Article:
Our cahow crusader on Indianapolis honour roll

Former Government Conservationist Dr. David Wingate is one of 29 animal conservationists nominated to receive the $100,000 Indianapolis Prize, the world's leading award for animal conservation. Mr. Wingate has been nominated for bringing the Bermuda petrel or cahow back from the brink of extinction over a 40-year period.

The work of nominees for the Indianapolis Prize spans the globe, and represents a range of species from amphibians to zebras, as well as elephants, tigers, wolves and whales, among many others.

The news has been received by Dr. Wingate with a mixture of pleasure and cautious optimism.

  • <B>New honour:</B> Dr. David Wingate, who has devoted 50 years of his life to bringing the cahow back from the brink of extinction, is among 29 nominees for the prestigious Indianapolis Prize in recognition of his work. He is seen here holding the cover of an artificial cahow nest, many of which he installed at Nonsuch Island Nature Reserve.

    New honour: Dr. David Wingate, who has devoted 50 years of his life to bringing the cahow back from the brink of extinction, is among 29 nominees for the prestigious Indianapolis Prize in recognition of his work. He is seen here holding the cover of an artificial cahow nest, many of which he installed at Nonsuch Island Nature Reserve.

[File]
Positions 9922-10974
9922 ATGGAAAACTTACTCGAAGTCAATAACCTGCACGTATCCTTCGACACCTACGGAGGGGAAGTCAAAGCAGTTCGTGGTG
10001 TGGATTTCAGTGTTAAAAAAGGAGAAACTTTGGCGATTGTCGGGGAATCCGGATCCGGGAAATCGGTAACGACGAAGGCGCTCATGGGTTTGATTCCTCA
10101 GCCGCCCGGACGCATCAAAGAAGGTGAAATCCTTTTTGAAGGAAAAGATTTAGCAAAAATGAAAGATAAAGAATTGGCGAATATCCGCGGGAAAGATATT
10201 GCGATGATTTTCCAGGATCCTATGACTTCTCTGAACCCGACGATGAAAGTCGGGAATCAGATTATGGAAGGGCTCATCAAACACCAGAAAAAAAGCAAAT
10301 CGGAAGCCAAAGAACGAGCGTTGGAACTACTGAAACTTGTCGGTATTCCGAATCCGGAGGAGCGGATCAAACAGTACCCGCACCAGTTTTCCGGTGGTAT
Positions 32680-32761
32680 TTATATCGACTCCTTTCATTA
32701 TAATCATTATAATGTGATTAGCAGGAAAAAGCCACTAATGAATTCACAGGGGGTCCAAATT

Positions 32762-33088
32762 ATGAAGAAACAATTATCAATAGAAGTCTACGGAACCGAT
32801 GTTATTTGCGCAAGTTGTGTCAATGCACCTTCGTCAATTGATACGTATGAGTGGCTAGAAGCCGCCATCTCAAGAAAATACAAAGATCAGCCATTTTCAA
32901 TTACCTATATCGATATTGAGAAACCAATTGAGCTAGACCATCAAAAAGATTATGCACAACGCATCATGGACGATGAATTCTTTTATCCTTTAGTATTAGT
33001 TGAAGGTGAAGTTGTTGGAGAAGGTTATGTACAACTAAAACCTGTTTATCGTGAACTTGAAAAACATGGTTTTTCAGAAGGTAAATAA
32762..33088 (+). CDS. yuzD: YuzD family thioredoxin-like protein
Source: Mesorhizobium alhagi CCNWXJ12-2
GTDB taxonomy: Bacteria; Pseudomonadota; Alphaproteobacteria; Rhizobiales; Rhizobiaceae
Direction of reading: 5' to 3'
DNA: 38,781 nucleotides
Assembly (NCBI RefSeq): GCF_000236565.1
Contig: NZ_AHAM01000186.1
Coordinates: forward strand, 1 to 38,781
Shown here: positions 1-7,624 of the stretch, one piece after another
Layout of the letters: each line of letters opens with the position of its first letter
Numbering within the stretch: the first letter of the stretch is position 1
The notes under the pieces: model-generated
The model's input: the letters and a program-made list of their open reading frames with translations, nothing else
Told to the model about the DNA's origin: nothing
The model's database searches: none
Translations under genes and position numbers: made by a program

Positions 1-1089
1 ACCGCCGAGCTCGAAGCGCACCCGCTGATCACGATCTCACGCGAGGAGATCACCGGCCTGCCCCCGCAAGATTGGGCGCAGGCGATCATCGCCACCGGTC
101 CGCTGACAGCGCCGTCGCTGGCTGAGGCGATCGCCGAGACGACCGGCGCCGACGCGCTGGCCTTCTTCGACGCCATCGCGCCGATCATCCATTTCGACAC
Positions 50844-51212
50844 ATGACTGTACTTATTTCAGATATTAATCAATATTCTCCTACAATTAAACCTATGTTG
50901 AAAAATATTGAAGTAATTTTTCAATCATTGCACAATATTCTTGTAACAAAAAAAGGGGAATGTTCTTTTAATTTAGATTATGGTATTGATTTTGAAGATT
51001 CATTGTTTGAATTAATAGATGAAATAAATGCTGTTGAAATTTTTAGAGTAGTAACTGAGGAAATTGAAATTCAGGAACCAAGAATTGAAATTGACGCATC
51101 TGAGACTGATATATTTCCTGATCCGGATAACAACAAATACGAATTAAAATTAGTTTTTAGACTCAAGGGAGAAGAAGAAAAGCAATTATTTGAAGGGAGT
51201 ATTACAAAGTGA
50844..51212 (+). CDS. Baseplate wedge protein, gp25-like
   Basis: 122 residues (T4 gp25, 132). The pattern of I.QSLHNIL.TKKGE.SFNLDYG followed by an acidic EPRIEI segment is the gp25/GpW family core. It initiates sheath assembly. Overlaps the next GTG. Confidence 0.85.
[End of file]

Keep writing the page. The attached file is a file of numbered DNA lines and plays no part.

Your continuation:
Former Government Conservationist Dr. David Wingate is one of 29 animal conservationists nominated to receive the $100,000 Indianapolis Prize, the world's leading award for animal conservation. Mr. Wingate has been nominated for bringing the Bermuda petrel or cahow back from the brink of extinction over a 40-year period.

The work of nominees for the Indianapolis Prize spans the globe, and represents a range of species from amphibians to zebras, as well as elephants, tigers, wolves and whales, among many others.

The news has been received by Dr. Wingate with a mixture of pleasure and cautious optimism.

"It is very flattering, but there are some very big names on the honour roll, and so many good people to select from, so even if I do not win it is a huge honour to be considered among them, and that is recognition enough," he said.

Among the nominees is Dr. Roger Payne of the Ocean Alliance who, with Bermudian Frank Watlington, made the first recordings of humpback whales in the waters off Bermuda. He is being nominated for devoting more than 40 years to the study and protection of whales.

Dr. Wingate's name was put forward by someone whom he knew "marginally" but who had a connection with someone whom he knew "slightly better". He then had to submit certain information about himself, and also provide three names of people who could vouch for him. One was Bermudian and two were from abroad.

The nominating committee is now reviewing the applications and will announce the names of the six finalists in early 2008. The Prize jury will then determine the winner, who will be honoured at the next Indianapolis Prize gala, to be held on September 28, 2008 in Indianapolis.

In addition to the $100,000 prize, the recipient is also awarded the Lilly Medal – an original work of art which signifies the winner's contributions to conserving some of the world's most threatened animals.